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Browsing: Adams Family Correspondence, Volume 1


Docno: ADMS-04-01-02-0125

Author: Adams, John
Recipient: Adams, Abigail
Date: 1775-04-30

John Adams to Abigail Adams

New York has appointed an ample Representation in our Congress, and have appointed a provincial Congress. The People of the City, have siezed the City Arms and Ammunition, out of the Hands of the Mayor who is a Creature of the Governor. Lord North will be certainly disappointed, in his Expectation of seducing New York. The Tories there, durst not shew their Heads.
The Jerseys are arroused, and greatly assist the Friends of Liberty in New York.
North Carolina has done bravely, chosen the old Delegates in Provincial Congress, and then confirmed the Choice in General Assembly, in Opposition to all that Governor Martin could do.
The Assembly of this Colony is now sitting at Hartford. We are treated with great Tenderness, Sympathy, Friendship and Respect. Every Thing is doing by this Colony, that can be done by Men—both for N. York and Boston.
Keep your Spirits composed and calm, and dont suffer your self to be disturbed, by idle Reports, and frivolous Alarms. We shall see { 190 } better Times yet. Lord North is ensuring us success.—I am wounded to the Heart, with the News this Moment told me of J. Quincys Death.1
RC (Adams Papers); addressed: “To Mrs. Abigail Adams Braintree”; endorsed: “C No 1 No 2.”
1. Josiah Quincy “the Patriot”; see AA to JA, 16 Oct. 1774, above, and note 2 there.

Docno: ADMS-04-01-02-0126

Author: Adams, Abigail
Recipient: Warren, Mercy Otis
Date: 1775-05-02

Abigail Adams to Mercy Otis Warren

[salute] My dear Mrs. Warren

What a scene has opened upon us since I had the favour of your last! Such a scene as we never before Experienced, and could scarcely form an Idea of. If we look back we are amazed at what is past, if we look forward we must shudder at the view. Our only comfort lies in the justice of our cause; and in the mercy of that being who never said, “Seek ye me in vain.” These are consolation[s] which the unbeliever knows not of, and which are a comfortable support, under all we feel, and all we fear. All our worldly comforts are now at stake—our nearest and dearest connections are hazarding their lives and properties.—God give them wisdom and integrity sufficent to the great cause in which they are engaged.—I long most earnestly for the society of my much valued Mrs. Warren—it would be a cordial to my spirits. I must entreat you to write to me every opportunity. I feel the absence of my better half, in this Day of Distress. We have had several allarms from apprehensions of men of wars barges.—Coln. Quincys family have several Times been obliged to flee from their house and scatter themselves about.1 I cannot say that I am at present under any apprehensions of them here; I have determined to stay as long as it will be safe for any person to tarry upon the sea coast. I am much distressed for our poor Boston Friends. What course they can take I know not, I believe they are kept in for security to the troops. They have involved the Country in great difficulties by their obstinately persevereing to tarry in Town. I fear their distresses will drive them to such compliances as will be inconsistant with their honour.—I hear you have thoughts of going to Taunton, but I hope you will not be obliged to quit your own habitation.—O Britain Britain how is thy glory vanished—how are thy Annals stained with the Blood of thy children.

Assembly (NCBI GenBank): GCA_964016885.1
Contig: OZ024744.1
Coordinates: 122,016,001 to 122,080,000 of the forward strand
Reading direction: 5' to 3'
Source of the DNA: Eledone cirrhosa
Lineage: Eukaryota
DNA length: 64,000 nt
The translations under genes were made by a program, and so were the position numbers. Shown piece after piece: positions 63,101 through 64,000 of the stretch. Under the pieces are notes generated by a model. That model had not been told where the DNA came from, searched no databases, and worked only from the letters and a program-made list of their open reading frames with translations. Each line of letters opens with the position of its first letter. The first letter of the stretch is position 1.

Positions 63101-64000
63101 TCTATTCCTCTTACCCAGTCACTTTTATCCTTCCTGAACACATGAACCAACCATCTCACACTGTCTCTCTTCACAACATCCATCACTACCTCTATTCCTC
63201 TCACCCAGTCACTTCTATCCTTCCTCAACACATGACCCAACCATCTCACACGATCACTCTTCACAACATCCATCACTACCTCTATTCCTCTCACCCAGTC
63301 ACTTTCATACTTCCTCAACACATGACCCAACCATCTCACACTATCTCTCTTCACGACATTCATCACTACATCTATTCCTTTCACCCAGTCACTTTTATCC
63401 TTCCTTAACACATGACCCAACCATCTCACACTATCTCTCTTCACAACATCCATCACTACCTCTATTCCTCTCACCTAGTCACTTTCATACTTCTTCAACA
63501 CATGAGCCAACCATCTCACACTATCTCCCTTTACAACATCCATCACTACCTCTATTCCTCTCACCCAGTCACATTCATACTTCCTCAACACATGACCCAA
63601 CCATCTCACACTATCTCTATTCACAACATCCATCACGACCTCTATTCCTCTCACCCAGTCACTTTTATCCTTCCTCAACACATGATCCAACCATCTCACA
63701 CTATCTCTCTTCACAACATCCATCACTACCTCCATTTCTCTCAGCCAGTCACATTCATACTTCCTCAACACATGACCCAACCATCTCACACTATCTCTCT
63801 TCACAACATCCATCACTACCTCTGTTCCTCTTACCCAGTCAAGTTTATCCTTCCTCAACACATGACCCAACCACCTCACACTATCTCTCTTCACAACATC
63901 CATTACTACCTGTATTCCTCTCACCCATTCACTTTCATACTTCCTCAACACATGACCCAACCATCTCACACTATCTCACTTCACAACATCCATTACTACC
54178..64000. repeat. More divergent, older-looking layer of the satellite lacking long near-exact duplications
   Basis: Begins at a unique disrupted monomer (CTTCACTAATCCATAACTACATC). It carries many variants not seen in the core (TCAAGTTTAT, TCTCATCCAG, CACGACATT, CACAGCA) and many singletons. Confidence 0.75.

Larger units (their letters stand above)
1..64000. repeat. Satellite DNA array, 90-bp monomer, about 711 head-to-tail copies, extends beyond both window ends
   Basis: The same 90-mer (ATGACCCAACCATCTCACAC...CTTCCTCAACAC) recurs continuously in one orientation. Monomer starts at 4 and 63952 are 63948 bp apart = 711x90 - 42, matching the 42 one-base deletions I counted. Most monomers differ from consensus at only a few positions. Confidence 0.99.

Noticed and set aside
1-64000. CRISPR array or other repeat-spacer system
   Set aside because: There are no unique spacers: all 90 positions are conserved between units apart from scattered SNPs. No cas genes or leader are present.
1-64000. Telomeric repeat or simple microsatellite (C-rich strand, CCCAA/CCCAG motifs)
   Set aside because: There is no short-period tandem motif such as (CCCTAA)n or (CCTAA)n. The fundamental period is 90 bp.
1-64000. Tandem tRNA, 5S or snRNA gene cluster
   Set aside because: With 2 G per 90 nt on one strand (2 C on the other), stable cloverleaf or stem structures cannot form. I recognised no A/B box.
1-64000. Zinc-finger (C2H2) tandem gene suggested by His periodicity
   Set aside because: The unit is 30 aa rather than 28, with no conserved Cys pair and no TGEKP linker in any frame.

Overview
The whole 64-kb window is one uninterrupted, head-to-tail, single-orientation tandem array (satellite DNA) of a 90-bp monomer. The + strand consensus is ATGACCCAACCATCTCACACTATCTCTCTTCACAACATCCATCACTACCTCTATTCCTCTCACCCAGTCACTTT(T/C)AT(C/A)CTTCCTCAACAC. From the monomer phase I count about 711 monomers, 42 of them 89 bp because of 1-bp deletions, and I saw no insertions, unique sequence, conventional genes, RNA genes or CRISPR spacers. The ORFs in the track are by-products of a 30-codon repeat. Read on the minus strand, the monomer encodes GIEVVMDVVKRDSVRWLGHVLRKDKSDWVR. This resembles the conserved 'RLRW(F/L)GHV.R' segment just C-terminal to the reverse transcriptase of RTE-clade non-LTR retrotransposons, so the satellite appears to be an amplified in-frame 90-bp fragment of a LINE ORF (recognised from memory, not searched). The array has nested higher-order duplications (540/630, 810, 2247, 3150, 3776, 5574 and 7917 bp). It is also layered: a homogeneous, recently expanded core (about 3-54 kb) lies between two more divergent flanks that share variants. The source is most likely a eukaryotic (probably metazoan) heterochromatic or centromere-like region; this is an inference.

[salute] Adieu my Dear Friend & believe me at all times most affectionately yours,

[signed] Abigail Adams
RC (CCamarSJ); addressed: “To Mrs Mercy Warren Plimouth”; docketed in an unidentified hand.
{ 191 }
1. Col. Josiah Quincy's house, built in 1770, overlooked Boston Harbor from what is now Muirhead Street in the Wollaston section of Quincy. As long as the Quincy family occupied it, the estate extended to the water's edge, but in the 1890's it was cut up into small building lots that now surround and choke the once imposing mansion. In 1937 the house was presented to the Society for the Preservation of New England Antiquities; see an illustrated account of it in Old-Time New England, 28:85–89 (Jan. 1938).
Cite web page as: Founding Families: Digital Editions of the Papers of the Winthrops and the Adamses, ed.C. James Taylor. Boston: Massachusetts Historical Society, 2014.
http://www.masshist.org/apde2/